To call David Ives’ “The School for Lies” merely an adaptation of “The Misanthrope” is to sell it short.
This dazzling mash-up currently playing at Park Square Theatre in St. Paul definitely owes a debt to Molière, but its cleverly wrought rhyming couplets are also tempered by infusions of Shakespeare and rollicking French farce and topped with a healthy dose of pop culture, resulting in a frothy concoction as dazzling as the brilliant chandelier that overhangs the set.
“The School for Lies” is set in 1666 France and employs the framework and characters of “The Misanthrope” (with the title character renamed Frank in a not so sly reference to his brutal honesty). It’s a world of air kisses and extravagant compliments, of hypocrisies and polite fictions, as epitomized by social butterfly Celimene and her circle of friends.
Surrounded by a trio of truly ridiculous suitors, played with prancing panache by David Beukema, Brandon Bruce and John Catron, Celimene sees Frank as the equivalent of a blast of arctic air when he first enters her drawing room. When the unlikely couple falls in love, they unleash a series of comical mishaps unfolding in a dizzying display of mistaken identities, looming lawsuits and bawdy sight gags.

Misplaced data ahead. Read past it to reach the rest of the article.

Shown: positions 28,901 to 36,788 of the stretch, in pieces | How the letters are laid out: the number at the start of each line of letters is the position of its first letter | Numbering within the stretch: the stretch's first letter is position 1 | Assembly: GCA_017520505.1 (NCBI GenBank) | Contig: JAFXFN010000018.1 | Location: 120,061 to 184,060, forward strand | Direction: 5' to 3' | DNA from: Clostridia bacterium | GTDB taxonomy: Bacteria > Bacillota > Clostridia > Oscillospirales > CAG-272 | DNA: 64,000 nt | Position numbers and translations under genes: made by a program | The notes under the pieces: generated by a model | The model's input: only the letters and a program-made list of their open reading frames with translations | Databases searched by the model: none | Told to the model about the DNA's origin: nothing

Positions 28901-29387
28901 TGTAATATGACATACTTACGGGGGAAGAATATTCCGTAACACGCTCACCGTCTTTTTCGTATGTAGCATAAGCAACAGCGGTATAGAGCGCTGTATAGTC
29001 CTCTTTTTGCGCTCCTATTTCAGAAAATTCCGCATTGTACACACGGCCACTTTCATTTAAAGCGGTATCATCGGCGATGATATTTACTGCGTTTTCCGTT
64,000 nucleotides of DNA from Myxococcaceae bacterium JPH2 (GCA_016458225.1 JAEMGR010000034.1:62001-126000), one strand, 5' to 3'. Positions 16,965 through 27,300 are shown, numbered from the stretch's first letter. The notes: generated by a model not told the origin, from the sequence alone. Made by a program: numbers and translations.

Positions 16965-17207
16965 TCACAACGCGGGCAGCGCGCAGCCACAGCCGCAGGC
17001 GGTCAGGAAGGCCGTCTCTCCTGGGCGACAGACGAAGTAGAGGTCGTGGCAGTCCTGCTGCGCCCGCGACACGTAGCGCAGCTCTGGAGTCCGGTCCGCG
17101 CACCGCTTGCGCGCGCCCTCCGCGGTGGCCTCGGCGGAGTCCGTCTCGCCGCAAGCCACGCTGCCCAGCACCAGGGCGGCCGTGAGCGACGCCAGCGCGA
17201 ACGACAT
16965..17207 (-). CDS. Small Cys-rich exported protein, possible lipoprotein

Under the sure direction of Amy Rummenie, the Co-Artistic Director of Walking Shadow Theatre Company, and with the aid of an outstanding cast, this play unfolds with the precision and brilliance of a complex piece of music.
John Middleton’s Frank is a commanding presence, simultaneously bristling with contempt for the society that surrounds him and complacent in his superiority to it. He’s well matched by Kate Guentzel as a sassy and satirical Celimene, a woman who both loves and loathes the hypocrisies of her world, as demonstrated by her scathing send-ups of her acquaintances.
Other standouts include Skyler Nowinski, clowning his way through dual roles as servants, and Andrea Wollenberg, as Celimene’s priggish rival. Jason Rojas and Anna Hickey are perfectly charming as the mostly innocent bystanders unwittingly pulled into this mélange of misunderstandings.
The real star of this show, however, is Ives’ language. His grasp of the intricacies of the rhyming couplet form is astonishingly sure as he juggles idioms that juxtapose lofty erudition with anachronistic jargon. It’s hard to imagine the ubiquitous “LOL” being incorporated into iambic pentameter verse and even harder to imagine it being done with such panache.
Complete with Robin McIntyre’s glittering set and Susan E. Mickey’s stunning costume design, this production makes nary a misstep and underlines with wicked glee the timelessness of hypocrisy and humanity’s limitless capacity for self-deception.
Lisa Brock writes about theater.